And, back in February, Josh Mills, a longtime employee of The Bookstore, and his wife, Muir Hughes, were able to raise the $35,000 necessary to purchase the store from its previous owner—and keep it from closing—thanks to crowdfunding via Indiegogo as well as community fundraising events.

The city may be facing serious growing pains, but Chicoans were willing to literally pay the price to preserve its funky identity.

There was, however, one local institution’s online crowdfunding campaign that did not meet its goal. In September and October, the Chico Creek Nature Center used the site FundRazr to try to raise $3,000 and replace some of the funding lost due to cutbacks in contributions from the city of Chico.

The center raised only $755 of its goal by the end of its campaign, but according to CCNC Executive Director Caitlin Reilly, thanks to an “unexpected side effect,” the effort was still a success. She said that media coverage of the crowdfunding plan sparked public interest, and that a flood of donations came in via other outlets—through the North Valley Community Foundation-sponsored Annie B’s Community Drive, as well as directly to the nature center itself. “Overall, fundraising for the fall came out about $1,000 ahead of our target,” she said.

Butte County District Attorney Mike Ramsey cleared the five officers who fired their weapons at 19-year-old Breanne Sharpe.

file photo by ken smith

Reilly also said that the CCNC likely will go the crowdfunding route again at a later date, but with a more “focused campaign,” such as raising money to build new enclosures for the center’s goats.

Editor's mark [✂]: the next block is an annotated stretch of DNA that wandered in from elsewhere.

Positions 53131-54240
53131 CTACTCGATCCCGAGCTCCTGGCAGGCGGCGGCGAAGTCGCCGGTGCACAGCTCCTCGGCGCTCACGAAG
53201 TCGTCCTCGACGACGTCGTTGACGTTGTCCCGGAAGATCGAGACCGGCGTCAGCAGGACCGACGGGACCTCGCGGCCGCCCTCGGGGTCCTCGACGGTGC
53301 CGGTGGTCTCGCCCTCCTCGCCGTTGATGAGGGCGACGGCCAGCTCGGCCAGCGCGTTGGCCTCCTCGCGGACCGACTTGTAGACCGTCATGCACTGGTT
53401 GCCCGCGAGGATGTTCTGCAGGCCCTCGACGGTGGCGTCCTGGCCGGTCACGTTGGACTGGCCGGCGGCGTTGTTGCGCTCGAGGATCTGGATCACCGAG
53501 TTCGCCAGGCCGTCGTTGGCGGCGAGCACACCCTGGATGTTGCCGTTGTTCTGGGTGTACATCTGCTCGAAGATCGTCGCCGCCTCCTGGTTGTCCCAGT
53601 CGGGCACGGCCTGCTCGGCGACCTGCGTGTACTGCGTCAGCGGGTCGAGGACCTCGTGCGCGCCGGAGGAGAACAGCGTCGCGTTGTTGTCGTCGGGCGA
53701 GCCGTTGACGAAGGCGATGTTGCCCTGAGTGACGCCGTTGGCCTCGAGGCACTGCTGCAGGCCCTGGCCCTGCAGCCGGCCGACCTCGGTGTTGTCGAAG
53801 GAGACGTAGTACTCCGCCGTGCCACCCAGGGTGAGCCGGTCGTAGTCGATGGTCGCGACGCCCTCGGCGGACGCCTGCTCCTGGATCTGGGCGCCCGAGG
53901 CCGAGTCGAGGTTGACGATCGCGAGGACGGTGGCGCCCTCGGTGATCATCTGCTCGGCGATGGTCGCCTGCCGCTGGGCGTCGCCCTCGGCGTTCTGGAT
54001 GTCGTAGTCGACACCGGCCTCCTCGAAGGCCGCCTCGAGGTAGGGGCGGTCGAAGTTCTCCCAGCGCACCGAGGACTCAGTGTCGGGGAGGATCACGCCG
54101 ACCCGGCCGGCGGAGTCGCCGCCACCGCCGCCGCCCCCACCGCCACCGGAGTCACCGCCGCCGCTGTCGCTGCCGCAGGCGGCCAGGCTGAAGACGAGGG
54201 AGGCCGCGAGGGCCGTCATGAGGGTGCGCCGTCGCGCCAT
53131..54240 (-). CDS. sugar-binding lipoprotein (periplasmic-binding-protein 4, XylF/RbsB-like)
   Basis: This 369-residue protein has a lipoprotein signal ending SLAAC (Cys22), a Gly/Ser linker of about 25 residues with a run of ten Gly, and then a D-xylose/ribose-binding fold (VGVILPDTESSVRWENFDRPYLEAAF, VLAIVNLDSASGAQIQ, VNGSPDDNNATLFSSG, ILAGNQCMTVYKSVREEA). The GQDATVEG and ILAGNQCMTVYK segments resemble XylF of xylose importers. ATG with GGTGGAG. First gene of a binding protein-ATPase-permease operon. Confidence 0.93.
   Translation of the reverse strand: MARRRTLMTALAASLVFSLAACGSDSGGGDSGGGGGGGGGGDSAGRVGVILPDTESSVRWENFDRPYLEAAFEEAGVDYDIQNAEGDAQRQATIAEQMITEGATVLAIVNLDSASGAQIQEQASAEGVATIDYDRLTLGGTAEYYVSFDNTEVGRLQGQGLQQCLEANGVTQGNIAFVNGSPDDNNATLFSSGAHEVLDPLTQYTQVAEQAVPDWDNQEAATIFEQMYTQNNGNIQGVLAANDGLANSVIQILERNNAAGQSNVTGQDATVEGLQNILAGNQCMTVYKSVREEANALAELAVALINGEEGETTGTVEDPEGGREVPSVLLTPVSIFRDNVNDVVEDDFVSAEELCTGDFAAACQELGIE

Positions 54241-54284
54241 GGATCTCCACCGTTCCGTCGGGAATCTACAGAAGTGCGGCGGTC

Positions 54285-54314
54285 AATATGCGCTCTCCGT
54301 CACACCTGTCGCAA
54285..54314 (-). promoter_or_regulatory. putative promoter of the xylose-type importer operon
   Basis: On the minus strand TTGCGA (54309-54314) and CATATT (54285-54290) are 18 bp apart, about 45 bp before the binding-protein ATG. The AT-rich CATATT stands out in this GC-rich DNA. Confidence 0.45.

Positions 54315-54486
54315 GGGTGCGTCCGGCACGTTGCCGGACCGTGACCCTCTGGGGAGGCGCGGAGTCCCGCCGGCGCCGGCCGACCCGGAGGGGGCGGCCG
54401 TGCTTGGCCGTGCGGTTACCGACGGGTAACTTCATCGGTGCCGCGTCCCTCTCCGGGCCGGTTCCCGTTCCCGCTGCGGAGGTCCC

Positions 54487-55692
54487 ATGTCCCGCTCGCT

Police shoot, kill 19-year-old woman

A small stretch of East Eighth Street at Vista Verde Way was the scene of a horrible and still-controversial tragedy in the early morning hours of Sept. 22, when Chico Police Department officers shot and killed Breanne Sharpe, a 19-year-old Magalia woman driving a stolen car.

Officers responding to a report of a person breaking into cars on Coit Tower Way at about 2 a.m. that morning followed a dark-colored Honda leaving the area, and pursued it as the driver led them on a short chase along side streets and through the parking lot of an apartment complex.

The Honda, driven by Sharpe, struck a telephone pole and began to reverse toward Sgt. Scott Zuschin, who fired twice, reportedly fearing the car would strike him. One of the shots hit Sharpe in the back of the skull, and several more shots were fired as the car made a sweeping U-turn, colliding with two police cars and a tree before coming to rest in the middle of the street.

Police pulled the woman from the wreckage and began to administer life-saving procedures that continued all the way to Enloe Medical Center, where Sharpe was pronounced dead.

Eight officers were present at the scene and five of them—Zuschin and Officers Damon Selland, Jared Cumber, David Quigley and Nick Vega—fired a total of 19 shots. Sharpe was hit twice, once by Zuschin’s initial shot and once in the shoulder by Vega. Thirteen bullets hit the car she was driving, while four stray bullets hit unintended targets, including a bus stop and a garage.

The five officers who fired were placed on administrative leave pending an investigation by an interagency Critical Incident Protocol Team headed up by Butte County District Attorney Mike Ramsey, and the CPD also conducted an internal investigation. Both investigations were concluded with an Oct. 3 press conference—attended by many of Sharpe’s friends and family, who suffered through a harrowing recount of her last seconds, complete with computer-generated animations—at which Ramsey declared, “The shootings, individually and jointly, were justified under the circumstances.”